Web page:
A man works in a food market in South America

One of the best ways to explore local cuisine is by joining us on shore excursion. You can visit local farms in Patagonia, enjoy a delicious meal at Casa de Aliaga in Peru, take a cooking class in Uruguay, and more. 


 Couple dancing on stage with a band in the background

For many of South America’s iconic cities, if you haven’t seen them at night, then you haven’t seen them at all. A city like Rio de Janeiro, for example, comes alive when the sun goes down.

If you’re dreaming of sipping caipirinha cocktails and shaking your hips to the sounds of Samba, a trip to Rio’s Lapa neighborhood is what you need. It’s known as the “cradle of carioca Bohemia” (carioca is Brazilian slang for locals) and is packed with trendy bars, nightclubs, and restaurants. The famous Rio Scenarium nightclub has three floors of dance space, and it’s easy to visit on shore excursion with us.  


Part of The Iguazu Falls seen from the Argentinian National Park

Roughly translated, Iguazu means “Big Water” — an incredibly apt name for the breathtaking Iguazu Falls on the border of Argentina and Brazil. Consisting of 275 falls along 1.67 miles of the Iguazu River, this is the most extensive waterfall system in the world. The Devil’s Throat is the most impressive of all the individual falls – a U-shaped, 82 meters high, 150-meters wide waterfall.

It’s often said that, when it comes to Iguazu Falls, Argentina provides the show, while Brazil enjoys the view. Luckily, you can take in the spectacle of these incredible waterfalls from both countries when you visit with us. You’ll spend one day exploring the falls by boat from the Argentine side. The next day, you can compare the view as you approach by boat from the Brazilian side. 


One of the best things about a South American cruise is getting to experience the many incredible beaches the continent has to offer.

Playa Brava, La Mano(The Hand) sculpture in Punta del Este

Punta del Este’s Brava Beach is famous for the Mano de Punta del Este, or, “The Hand”. The sculpture is an award-winning work by Chilean artist Mario Irarrázabal and makes for a great photo op. The beach is also lined with fantastic restaurants and boutiques.

Ilhabela means “Beautiful Island”, and this Brazilian port lives up to its name. Visitors love the luscious jungles, state park trails, stunning waterfalls and, of course, the breathtaking beaches. One of our favorites is Curral Beach, renowned for its natural beauty and warm waters.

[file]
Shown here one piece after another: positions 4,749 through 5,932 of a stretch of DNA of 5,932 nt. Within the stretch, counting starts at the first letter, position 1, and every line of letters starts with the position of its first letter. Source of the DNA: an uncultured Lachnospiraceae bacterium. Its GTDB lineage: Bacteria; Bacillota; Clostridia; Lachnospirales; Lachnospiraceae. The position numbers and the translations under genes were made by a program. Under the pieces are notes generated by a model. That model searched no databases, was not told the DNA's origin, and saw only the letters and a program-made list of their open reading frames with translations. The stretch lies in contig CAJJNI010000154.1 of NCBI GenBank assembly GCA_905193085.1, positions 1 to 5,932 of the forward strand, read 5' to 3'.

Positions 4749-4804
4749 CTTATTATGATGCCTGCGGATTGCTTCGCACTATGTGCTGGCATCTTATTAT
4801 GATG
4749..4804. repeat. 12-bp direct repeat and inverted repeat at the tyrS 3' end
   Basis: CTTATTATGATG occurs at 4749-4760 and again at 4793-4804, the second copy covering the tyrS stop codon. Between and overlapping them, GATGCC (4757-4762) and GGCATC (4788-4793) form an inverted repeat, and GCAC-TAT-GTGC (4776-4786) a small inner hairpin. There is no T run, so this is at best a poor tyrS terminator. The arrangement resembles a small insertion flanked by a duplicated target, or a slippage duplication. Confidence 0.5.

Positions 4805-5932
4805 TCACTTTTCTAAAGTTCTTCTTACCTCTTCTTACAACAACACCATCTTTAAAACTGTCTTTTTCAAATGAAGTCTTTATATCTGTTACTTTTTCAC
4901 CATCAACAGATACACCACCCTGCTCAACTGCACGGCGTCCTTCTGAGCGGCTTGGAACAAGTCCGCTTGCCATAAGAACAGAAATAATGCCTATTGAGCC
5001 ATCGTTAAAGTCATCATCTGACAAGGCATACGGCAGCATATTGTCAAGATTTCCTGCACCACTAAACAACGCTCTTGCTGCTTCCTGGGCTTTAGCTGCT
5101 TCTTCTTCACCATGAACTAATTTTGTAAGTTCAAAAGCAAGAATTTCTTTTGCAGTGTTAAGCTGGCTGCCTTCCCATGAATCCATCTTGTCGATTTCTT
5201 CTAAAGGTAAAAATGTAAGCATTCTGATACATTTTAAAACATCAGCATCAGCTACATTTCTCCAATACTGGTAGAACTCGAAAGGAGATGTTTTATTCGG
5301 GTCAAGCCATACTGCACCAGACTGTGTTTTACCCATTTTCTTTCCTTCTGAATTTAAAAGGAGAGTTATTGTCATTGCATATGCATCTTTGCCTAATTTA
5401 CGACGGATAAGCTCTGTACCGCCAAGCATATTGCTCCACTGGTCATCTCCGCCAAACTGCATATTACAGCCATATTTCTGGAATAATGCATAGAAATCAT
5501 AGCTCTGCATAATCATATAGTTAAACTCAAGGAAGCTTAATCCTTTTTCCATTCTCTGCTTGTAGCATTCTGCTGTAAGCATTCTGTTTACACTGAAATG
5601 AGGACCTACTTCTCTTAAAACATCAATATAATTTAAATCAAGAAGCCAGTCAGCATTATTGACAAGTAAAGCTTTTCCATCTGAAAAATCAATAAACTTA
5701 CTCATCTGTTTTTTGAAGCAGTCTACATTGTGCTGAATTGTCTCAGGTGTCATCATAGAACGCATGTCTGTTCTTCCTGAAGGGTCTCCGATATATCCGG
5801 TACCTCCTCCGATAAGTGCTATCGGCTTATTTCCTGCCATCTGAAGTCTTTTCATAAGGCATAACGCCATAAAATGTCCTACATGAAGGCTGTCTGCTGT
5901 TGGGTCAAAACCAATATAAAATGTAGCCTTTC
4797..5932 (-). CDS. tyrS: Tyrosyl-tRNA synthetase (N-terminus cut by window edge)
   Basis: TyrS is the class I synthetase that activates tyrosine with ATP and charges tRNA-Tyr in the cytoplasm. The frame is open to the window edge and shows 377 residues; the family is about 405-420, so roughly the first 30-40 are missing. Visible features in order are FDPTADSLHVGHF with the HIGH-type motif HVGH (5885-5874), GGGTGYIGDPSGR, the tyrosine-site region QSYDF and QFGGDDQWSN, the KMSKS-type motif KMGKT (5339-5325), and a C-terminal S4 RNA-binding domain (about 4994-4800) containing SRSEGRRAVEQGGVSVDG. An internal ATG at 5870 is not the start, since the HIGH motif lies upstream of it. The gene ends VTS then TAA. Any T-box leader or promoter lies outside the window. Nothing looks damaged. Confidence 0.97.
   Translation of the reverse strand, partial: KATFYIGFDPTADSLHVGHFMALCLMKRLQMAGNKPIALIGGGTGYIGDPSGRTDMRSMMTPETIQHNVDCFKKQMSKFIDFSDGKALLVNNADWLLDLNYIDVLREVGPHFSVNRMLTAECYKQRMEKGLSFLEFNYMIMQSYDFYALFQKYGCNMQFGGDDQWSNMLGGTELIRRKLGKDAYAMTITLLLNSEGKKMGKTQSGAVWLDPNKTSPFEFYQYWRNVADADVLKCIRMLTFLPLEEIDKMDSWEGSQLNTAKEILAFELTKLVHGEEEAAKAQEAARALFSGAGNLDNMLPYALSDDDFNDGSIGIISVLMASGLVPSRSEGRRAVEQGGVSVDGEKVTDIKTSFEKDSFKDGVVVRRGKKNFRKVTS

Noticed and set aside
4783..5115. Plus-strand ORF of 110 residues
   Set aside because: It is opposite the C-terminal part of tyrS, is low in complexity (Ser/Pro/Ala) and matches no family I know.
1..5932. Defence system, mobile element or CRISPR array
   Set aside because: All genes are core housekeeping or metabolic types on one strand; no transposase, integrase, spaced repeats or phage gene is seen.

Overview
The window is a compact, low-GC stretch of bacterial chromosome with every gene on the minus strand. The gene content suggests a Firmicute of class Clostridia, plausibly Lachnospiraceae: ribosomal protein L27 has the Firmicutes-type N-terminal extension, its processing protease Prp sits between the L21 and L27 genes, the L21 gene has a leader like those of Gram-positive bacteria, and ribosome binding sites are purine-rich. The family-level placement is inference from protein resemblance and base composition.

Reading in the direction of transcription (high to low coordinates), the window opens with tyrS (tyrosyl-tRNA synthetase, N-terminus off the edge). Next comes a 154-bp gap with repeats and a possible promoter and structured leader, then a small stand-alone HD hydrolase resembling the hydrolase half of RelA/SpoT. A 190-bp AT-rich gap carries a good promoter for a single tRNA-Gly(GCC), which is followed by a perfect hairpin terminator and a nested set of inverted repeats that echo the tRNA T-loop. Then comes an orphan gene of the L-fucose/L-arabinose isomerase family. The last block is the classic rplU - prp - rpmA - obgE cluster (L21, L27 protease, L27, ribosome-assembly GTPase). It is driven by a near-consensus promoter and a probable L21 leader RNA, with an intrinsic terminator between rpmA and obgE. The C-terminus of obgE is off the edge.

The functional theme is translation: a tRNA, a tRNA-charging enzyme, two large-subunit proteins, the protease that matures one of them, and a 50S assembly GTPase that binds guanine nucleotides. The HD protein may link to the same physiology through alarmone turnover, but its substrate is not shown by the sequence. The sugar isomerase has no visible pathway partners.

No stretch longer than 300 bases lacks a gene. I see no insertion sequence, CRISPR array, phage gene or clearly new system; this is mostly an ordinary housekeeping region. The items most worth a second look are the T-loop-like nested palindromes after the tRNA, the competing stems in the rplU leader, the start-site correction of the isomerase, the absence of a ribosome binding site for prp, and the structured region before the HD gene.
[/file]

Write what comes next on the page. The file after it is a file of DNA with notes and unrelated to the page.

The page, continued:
Copacabana beach, Rio de Janeiro, Brazil

Rio’s Copacabana Beach is perhaps the most famous in the world. At 4km long, the beach is perfect for surfing, sunbathing and people-watching. And the parties here are absolutely legendary, especially the world-renowned New Year’s Eve celebrations!


 A man sits on a bench with a bottle of wine beside him and the mountains in the background

South America is home to some of the world’s greatest wine regions — from the well-known to the hidden gems. Argentina, of course, is renowned for its Malbec wines. And Chile is no viticulture slouch either, producing excellent Merlot, Cabernet Sauvignon, and Sauvignon Blanc wines. Flying a little more under the radar, though, is Uruguay. Uruguayan wines may not be as famous as some other South American varietals, but their red wines made from Tannat grapes are particularly beloved locally. Sip them while you can, as they’re hard to come by overseas. 

In Valparaíso, Chile, explore Chilean wines during a blind tasting. You just might discover a new favorite! In Montevideo, Uruguay, you can visit a family-owned winery in the Cuchilla Pereira region to sample their offerings and learn all about the winemaking process.


Are you feeling the familiar tug of wanderlust yet? We don’t blame you. South America is a captivating destination. Luckily, we can help you satisfy that craving. Browse our upcoming voyages to South America here.